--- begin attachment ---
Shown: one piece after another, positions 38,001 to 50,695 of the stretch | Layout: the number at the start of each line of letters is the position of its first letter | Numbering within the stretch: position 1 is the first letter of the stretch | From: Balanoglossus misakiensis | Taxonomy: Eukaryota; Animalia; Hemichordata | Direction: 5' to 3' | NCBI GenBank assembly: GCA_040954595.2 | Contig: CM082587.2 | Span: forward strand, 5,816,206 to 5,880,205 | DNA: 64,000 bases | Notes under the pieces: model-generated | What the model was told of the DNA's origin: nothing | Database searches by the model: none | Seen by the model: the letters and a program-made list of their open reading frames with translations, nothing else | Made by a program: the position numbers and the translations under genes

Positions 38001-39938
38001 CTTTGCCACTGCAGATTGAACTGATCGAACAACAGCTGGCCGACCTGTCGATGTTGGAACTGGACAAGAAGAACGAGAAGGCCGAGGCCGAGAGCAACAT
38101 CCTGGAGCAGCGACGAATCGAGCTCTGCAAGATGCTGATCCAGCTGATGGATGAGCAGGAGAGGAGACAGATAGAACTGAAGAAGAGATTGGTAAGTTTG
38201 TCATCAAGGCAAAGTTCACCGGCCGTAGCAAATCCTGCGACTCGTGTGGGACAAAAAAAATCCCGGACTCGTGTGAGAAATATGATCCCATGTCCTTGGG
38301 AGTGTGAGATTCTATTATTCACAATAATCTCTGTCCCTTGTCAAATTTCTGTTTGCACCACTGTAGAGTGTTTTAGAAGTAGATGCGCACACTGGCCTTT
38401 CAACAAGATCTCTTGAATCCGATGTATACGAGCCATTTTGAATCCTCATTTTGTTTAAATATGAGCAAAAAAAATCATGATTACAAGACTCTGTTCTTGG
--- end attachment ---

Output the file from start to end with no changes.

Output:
Shown: one piece after another, positions 38,001 to 50,695 of the stretch | Layout: the number at the start of each line of letters is the position of its first letter | Numbering within the stretch: position 1 is the first letter of the stretch | From: Balanoglossus misakiensis | Taxonomy: Eukaryota; Animalia; Hemichordata | Direction: 5' to 3' | NCBI GenBank assembly: GCA_040954595.2 | Contig: CM082587.2 | Span: forward strand, 5,816,206 to 5,880,205 | DNA: 64,000 bases | Notes under the pieces: model-generated | What the model was told of the DNA's origin: nothing | Database searches by the model: none | Seen by the model: the letters and a program-made list of their open reading frames with translations, nothing else | Made by a program: the position numbers and the translations under genes

Positions 38001-39938
38001 CTTTGCCACTGCAGATTGAACTGATCGAACAACAGCTGGCCGACCTGTCGATGTTGGAACTGGACAAGAAGAACGAGAAGGCCGAGGCCGAGAGCAACAT
38101 CCTGGAGCAGCGACGAATCGAGCTCTGCAAGATGCTGATCCAGCTGATGGATGAGCAGGAGAGGAGACAGATAGAACTGAAGAAGAGATTGGTAAGTTTG
38201 TCATCAAGGCAAAGTTCACCGGCCGTAGCAAATCCTGCGACTCGTGTGGGACAAAAAAAATCCCGGACTCGTGTGAGAAATATGATCCCATGTCCTTGGG
38301 AGTGTGAGATTCTATTATTCACAATAATCTCTGTCCCTTGTCAAATTTCTGTTTGCACCACTGTAGAGTGTTTTAGAAGTAGATGCGCACACTGGCCTTT
38401 CAACAAGATCTCTTGAATCCGATGTATACGAGCCATTTTGAATCCTCATTTTGTTTAAATATGAGCAAAAAAAATCATGATTACAAGACTCTGTTCTTGG